Ziogas GG, Patras KN, Stergiou N, Georgoulis AD. Velocity at lactate threshold and running economy must also be considered along with maximal oxygen uptake when testing elite soccer players during preseason. J Strength Cond Res. 2011;25(2):414419. doi:10.1519/JSC.0b013e3181bac3b9

    • Crossref
    • PubMed
    • Search Google Scholar
    • Export Citation
  • 10.

    Winter EM, Maughan RJ. Requirements for ethics approvals. J Sports Sci. 2009;27(10):985. PubMed ID: 19847681 doi:10.1080/02640410903178344

  • 11.

    Svedahl K, MacIntosh BR. Anaerobic threshold: the concept and methods of measurement. Can J Appl Physiol. 2003;28(2):299323. PubMed ID: 12825337 doi:10.1139/h03-023

  • 12.

    Prettin S, Schnabel A, Pottgiessera T, Roecker K, Ahlgrim C. Reliability of anaerobic lactate threshold concepts in running. Poster presented at: 18th Annual Congress of the European College of Sport Science; June 26–29, 2013; Barcelona, Spain.

    • Search Google Scholar
    • Export Citation
  • 13.

    Pallares JG, Moran-Navarro R, Ortega JF, Fernández-Elías VE, Mora-Rodriguez R. Validity and reliability of ventilatory and blood lactate thresholds in well-trained cyclists. PLoS One. 2016;11(9):e0163389. PubMed ID: 27657502 doi:10.1371/journal.pone.0163389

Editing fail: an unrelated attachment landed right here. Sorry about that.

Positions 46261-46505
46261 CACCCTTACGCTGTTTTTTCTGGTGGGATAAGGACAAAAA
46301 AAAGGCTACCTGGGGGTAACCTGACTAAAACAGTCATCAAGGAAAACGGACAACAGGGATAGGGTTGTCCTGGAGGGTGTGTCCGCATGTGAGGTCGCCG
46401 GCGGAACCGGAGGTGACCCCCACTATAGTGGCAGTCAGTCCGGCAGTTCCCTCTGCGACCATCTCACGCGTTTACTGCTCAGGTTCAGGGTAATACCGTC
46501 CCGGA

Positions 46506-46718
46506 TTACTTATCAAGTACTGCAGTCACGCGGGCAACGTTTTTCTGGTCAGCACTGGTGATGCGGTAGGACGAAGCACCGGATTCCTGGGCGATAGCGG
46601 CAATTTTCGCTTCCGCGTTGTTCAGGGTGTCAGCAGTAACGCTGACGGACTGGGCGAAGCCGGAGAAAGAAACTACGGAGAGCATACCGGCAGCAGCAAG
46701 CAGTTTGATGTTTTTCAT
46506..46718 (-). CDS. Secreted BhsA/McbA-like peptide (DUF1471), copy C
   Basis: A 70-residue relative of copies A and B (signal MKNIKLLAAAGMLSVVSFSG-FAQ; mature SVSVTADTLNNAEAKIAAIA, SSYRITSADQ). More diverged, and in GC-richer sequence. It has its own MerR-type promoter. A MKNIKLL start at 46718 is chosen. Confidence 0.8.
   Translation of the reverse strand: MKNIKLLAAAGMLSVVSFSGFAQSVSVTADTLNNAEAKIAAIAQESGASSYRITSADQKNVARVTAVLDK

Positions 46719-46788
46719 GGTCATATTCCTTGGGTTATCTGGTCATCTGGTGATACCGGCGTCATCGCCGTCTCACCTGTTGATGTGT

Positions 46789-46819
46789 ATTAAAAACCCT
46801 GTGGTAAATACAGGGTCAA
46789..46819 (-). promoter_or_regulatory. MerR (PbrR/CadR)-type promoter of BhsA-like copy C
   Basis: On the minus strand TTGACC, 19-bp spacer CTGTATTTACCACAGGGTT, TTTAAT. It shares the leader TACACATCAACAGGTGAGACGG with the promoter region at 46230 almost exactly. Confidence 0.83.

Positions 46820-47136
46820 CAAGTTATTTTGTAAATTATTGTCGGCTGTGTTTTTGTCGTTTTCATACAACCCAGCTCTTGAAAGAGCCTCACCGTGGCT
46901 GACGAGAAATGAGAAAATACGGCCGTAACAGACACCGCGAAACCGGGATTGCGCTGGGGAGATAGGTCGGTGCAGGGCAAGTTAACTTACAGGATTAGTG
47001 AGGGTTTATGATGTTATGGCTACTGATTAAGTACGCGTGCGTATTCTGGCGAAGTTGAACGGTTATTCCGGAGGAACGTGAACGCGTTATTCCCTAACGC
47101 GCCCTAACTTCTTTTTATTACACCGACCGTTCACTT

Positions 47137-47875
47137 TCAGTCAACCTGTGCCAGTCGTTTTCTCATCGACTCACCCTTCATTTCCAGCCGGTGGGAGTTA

• Crossref
    • PubMed
    • Search Google Scholar
    • Export Citation
  • 14.

    Buchheit M. The numbers will love you back in return—I promise. Int J Sports Physiol Perform. 2016;11(4):551554. PubMed ID: 27164726 doi:10.1123/ijspp.2016-0214

    • Crossref
    • Search Google Scholar
    • Export Citation
  • 15.

    Buchheit M. Magnitudes matter more than beetroot juice. Sport Perform Sci Rep. 2018;v1:13.

  • 16.

    Hopkins WG. How to interpret changes in an athletic performance test. Sportscience. 2004;8:17.

  • 17.

    Atkinson G, Batterham AM. The use of ratios and percentage changes in sports medicine: time for a rethink? Int J Sports Med. 2012;33(7):505506. PubMed ID: 22760546 doi:10.1055/s-0032-1316355

    • Crossref
    • PubMed
    • Search Google Scholar
    • Export Citation
  • 18.

    Buchheit M, Laursen PB. High-intensity interval training, solutions to the programming puzzle: Part I: cardiopulmonary emphasis. Sports Med. 2013;43(5):313338. PubMed ID: 23539308 doi:10.1007/s40279-013-0029-x

    • Crossref
    • PubMed
    • Search Google Scholar
    • Export Citation
All Time Past Year Past 30 Days
Abstract Views 672 672 114
Full Text Views 38 38 2
PDF Downloads 30 30 2